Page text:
The first time I visited Black Country Foodbank (BCFB), it was a small operation managed by a couple of staff and a handful of volunteers, housed in the backroom of a Church in Stourbridge. In its first year it provided 450 meals.
Twelve years later, I found myself standing in the middle of a huge warehouse in Brierley Hill, big enough to house tonnes and tonnes of food. Mouth ajar, I stood staring at a terrifying statistic written on a dry wipe board on the wall, which read: ‘Last year, BCFB provided 182,000 meals to people across our region.’
Looking around the place, I didn’t know what was more upsetting. The fact that there is a need for a building of this size to attempt to handle the food crisis in our region, or worse still, the fact that during my visit, the shelves were nearly empty.
“The summer is always our worst time of year for receiving food donations,” explained Jen Coleman, BCFB Manager. “Holidays and a break from the normal routine prove to be a distraction for many of our donors and the amount of food in stock always dwindles.”
The hidden tragedy in all of this is that the very break in routine provided by the school holidays which causes a reduction in food donations in July and August, is the same break in routine that causes some of the greatest annual needs in terms of food poverty in the Black Country. Free school meals during term time mean that children from poor families at least get to have one healthy meal a day. This isn’t true when school’s out for summer and the result is thousands of children in our area quite literally going hungry for six weeks.
The politics surrounding the effectiveness of foodbanks in solving issues of food poverty unfortunately provide an easy fence for many to sit on. I’ve lost count of the number of times I’ve heard people make sweeping statements about the “self-inflicted” cause of food poverty to justify their lack of concern. The reality is, the types of people receiving food vouchers for BCFB is extremely varied. There are countless reasons why people may find themselves in food poverty. Causes range from administrative governmental mess-ups and delays with Universal Credit payments to completely unexpected and unavoidable life experiences that suddenly make it much harder to make ends meet. The truth is, whatever the reason people find themselves requiring the services of a foodbank, no one visits for an easy freebie. It is no-one’s first choice. They visit foodbanks because if they didn’t, their families would go hungry.
Nationally, the Church has been speaking out about the social injustices which cause food poverty for years now. Justin Welby has spoken publicly about the direct impact that Universal Credit has had on the use of foodbanks when it comes into a local area.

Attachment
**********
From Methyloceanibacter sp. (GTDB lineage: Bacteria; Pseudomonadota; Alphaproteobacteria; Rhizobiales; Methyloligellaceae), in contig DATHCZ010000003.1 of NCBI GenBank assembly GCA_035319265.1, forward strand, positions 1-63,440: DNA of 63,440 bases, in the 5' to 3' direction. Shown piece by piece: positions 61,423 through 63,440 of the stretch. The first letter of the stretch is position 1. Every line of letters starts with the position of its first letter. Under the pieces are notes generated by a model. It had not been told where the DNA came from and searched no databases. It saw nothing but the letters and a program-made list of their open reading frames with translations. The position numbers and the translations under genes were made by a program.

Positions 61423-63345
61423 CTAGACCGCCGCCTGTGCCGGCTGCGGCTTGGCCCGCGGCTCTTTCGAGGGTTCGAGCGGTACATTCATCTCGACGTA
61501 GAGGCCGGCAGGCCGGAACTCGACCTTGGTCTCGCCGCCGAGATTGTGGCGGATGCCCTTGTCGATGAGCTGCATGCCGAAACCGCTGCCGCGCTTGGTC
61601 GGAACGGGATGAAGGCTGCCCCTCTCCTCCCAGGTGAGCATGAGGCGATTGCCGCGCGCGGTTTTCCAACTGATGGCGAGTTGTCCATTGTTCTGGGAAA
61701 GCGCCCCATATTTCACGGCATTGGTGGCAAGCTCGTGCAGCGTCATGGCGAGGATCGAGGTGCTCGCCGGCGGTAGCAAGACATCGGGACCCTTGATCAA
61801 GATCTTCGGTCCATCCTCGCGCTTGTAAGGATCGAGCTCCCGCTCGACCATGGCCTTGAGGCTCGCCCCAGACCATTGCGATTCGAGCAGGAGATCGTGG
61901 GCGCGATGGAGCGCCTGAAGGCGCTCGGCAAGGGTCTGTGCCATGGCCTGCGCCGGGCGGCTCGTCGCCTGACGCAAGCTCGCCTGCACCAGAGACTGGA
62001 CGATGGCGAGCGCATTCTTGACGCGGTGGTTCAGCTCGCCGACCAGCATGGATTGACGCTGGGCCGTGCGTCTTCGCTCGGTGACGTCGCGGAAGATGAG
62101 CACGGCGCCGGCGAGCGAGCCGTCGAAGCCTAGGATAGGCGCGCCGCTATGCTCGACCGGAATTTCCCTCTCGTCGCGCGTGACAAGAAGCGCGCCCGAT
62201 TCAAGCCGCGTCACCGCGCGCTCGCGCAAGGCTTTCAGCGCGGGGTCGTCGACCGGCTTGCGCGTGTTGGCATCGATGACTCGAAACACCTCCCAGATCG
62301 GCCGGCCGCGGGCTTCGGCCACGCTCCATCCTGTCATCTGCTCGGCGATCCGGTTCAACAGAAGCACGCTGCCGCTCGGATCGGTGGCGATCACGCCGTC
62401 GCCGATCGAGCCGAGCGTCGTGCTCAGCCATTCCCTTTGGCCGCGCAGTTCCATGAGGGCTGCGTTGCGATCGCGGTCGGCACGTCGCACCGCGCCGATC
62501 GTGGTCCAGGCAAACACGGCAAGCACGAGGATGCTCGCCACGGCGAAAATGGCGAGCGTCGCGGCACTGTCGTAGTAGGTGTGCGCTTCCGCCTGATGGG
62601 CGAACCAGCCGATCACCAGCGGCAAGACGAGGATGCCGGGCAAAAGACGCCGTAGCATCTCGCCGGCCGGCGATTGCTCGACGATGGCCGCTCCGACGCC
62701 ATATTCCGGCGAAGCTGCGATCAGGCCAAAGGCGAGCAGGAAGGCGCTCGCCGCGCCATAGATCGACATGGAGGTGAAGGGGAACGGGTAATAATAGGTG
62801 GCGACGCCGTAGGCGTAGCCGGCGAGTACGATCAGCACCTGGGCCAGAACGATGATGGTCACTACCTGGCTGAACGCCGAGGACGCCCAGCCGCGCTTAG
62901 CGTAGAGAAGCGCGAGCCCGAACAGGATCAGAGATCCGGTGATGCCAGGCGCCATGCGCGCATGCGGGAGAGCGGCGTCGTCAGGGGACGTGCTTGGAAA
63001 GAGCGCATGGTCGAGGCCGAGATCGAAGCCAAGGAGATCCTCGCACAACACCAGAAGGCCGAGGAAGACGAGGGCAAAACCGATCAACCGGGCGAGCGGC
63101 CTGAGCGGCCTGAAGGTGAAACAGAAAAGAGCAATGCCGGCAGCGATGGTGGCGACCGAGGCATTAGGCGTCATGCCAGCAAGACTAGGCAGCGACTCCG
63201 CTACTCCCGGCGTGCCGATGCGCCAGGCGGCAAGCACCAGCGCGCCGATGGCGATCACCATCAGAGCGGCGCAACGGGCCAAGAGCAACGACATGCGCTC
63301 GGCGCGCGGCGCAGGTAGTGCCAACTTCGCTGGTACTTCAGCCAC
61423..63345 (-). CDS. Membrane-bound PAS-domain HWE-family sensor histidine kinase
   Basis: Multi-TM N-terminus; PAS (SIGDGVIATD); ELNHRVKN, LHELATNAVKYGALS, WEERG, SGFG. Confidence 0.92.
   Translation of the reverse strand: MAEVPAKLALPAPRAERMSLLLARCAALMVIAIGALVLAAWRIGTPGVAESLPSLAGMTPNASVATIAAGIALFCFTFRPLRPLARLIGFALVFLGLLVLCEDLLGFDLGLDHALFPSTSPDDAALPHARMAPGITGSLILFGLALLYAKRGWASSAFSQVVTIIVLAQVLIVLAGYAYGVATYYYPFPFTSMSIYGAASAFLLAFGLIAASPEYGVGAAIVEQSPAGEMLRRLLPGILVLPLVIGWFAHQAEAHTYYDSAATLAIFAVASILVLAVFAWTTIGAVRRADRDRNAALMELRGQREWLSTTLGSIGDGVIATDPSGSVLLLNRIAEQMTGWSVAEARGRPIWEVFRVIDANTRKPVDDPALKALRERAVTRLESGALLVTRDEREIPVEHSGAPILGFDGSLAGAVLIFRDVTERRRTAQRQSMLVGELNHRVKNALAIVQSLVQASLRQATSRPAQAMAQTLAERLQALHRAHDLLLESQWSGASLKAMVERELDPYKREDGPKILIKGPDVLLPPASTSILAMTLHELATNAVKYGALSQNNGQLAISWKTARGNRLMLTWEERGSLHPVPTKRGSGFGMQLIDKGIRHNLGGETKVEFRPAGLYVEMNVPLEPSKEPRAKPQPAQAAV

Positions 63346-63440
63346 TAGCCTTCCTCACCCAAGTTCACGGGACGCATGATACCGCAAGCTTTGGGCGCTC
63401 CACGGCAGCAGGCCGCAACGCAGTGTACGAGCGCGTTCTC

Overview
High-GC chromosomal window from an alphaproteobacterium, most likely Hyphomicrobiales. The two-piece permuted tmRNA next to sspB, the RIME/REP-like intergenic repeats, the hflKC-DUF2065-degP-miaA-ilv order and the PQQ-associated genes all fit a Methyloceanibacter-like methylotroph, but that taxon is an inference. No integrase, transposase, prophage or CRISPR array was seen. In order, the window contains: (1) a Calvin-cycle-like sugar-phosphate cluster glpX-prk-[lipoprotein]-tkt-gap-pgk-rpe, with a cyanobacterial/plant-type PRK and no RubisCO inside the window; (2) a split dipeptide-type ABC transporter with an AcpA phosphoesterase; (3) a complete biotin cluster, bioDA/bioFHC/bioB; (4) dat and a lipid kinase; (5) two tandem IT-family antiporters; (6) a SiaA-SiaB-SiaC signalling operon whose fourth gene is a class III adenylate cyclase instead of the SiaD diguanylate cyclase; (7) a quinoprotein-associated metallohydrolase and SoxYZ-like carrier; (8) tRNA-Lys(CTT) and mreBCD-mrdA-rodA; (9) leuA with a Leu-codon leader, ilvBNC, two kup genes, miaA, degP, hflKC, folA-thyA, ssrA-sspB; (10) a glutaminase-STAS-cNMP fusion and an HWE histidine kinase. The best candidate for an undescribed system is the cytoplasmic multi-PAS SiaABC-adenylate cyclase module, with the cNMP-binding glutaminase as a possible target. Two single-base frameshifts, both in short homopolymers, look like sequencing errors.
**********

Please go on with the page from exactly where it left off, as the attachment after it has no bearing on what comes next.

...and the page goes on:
This is most definitely true for the Black Country. In the first half of 2018, the roll-out of Universal Credit in our region saw a 50% rise in claimants using foodbanks.
The reason why Christians have something to say on this issue is because the Bible is crammed full of reminders for us to take care of the poor, the widowed, the oppressed, the orphan and the lonely in our communities.
Despite its age, the book of Leviticus is revolutionary in its advice in how we should relate to and consider the hungry around us. Truly, if everyone in our area lived this way, food poverty would probably end overnight. Here’s what it says:
When you harvest your land, don’t harvest right up to the edges of your field or gather the gleanings from the harvest. Don’t strip your vineyard bare or go back and pick up the fallen grapes. Leave them for the poor and the foreigner. I am God, your God. (Leviticus 19:9-10)
The instruction is clear: leave some room in what you earn and what you eat so that you have some left to give away to those who need it. Is there room on the edges of your shopping list for the poor in your community?
I agree that the political and social issues that create food poverty in our region most certainly need to be addressed. I dream of the day when there is literally no need for foodbanks at all. But in the meantime, it’s just as easy to add a couple of extra cartons of fruit juice or boxes of cereal to my online shop and donate them, as it is to crease my brow and nod solemnly at the tragedy of food poverty whilst doing nothing about it.
So this Spotlight article is an unashamed challenge and plea, not only to the hundreds of churches in our region but also to you – the individual still reading this. The summer holidays are nearly upon us again and pretty soon, Black Country Foodbank will once again be in desperate need of stock unless we all do something to help.
As I sit around the dinner table with my family tonight, I don’t want it on my conscience that there are kids living near to me whose tummies are rumbling again, knowing I could do something to help. It’s not right, it’s not fair and a solution to the immediate problem probably sits unopened in the back of your food cupboard.
Please give what you can.